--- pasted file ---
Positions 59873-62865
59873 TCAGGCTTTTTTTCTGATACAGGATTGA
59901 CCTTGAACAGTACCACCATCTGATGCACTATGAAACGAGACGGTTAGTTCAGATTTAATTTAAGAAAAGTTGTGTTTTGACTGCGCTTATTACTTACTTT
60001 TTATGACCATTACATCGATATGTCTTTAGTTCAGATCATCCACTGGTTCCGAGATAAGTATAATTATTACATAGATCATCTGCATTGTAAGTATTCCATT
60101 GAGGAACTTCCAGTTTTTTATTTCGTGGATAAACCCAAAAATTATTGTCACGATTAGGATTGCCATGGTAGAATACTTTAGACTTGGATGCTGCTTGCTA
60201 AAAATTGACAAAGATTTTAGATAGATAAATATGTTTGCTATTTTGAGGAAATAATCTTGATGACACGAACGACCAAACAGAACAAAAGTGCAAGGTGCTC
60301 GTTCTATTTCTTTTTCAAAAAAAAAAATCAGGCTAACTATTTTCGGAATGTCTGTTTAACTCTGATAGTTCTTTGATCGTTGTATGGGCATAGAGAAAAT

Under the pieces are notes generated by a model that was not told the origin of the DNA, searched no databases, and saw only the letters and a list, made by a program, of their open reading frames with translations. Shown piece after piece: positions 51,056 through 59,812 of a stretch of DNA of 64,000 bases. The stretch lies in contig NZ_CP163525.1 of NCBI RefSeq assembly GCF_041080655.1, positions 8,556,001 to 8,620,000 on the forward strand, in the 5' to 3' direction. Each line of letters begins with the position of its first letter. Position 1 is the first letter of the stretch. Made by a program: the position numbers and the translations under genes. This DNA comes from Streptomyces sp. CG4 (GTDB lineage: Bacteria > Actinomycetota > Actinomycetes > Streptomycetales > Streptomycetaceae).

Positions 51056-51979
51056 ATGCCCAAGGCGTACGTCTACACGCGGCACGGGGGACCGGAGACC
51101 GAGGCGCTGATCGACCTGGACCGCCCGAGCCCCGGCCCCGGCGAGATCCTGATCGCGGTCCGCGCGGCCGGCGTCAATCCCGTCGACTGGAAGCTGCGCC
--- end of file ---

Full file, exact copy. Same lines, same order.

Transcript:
Positions 59873-62865
59873 TCAGGCTTTTTTTCTGATACAGGATTGA
59901 CCTTGAACAGTACCACCATCTGATGCACTATGAAACGAGACGGTTAGTTCAGATTTAATTTAAGAAAAGTTGTGTTTTGACTGCGCTTATTACTTACTTT
60001 TTATGACCATTACATCGATATGTCTTTAGTTCAGATCATCCACTGGTTCCGAGATAAGTATAATTATTACATAGATCATCTGCATTGTAAGTATTCCATT
60101 GAGGAACTTCCAGTTTTTTATTTCGTGGATAAACCCAAAAATTATTGTCACGATTAGGATTGCCATGGTAGAATACTTTAGACTTGGATGCTGCTTGCTA
60201 AAAATTGACAAAGATTTTAGATAGATAAATATGTTTGCTATTTTGAGGAAATAATCTTGATGACACGAACGACCAAACAGAACAAAAGTGCAAGGTGCTC
60301 GTTCTATTTCTTTTTCAAAAAAAAAAATCAGGCTAACTATTTTCGGAATGTCTGTTTAACTCTGATAGTTCTTTGATCGTTGTATGGGCATAGAGAAAAT

Under the pieces are notes generated by a model that was not told the origin of the DNA, searched no databases, and saw only the letters and a list, made by a program, of their open reading frames with translations. Shown piece after piece: positions 51,056 through 59,812 of a stretch of DNA of 64,000 bases. The stretch lies in contig NZ_CP163525.1 of NCBI RefSeq assembly GCF_041080655.1, positions 8,556,001 to 8,620,000 on the forward strand, in the 5' to 3' direction. Each line of letters begins with the position of its first letter. Position 1 is the first letter of the stretch. Made by a program: the position numbers and the translations under genes. This DNA comes from Streptomyces sp. CG4 (GTDB lineage: Bacteria > Actinomycetota > Actinomycetes > Streptomycetales > Streptomycetaceae).

Positions 51056-51979
51056 ATGCCCAAGGCGTACGTCTACACGCGGCACGGGGGACCGGAGACC
51101 GAGGCGCTGATCGACCTGGACCGCCCGAGCCCCGGCCCCGGCGAGATCCTGATCGCGGTCCGCGCGGCCGGCGTCAATCCCGTCGACTGGAAGCTGCGCC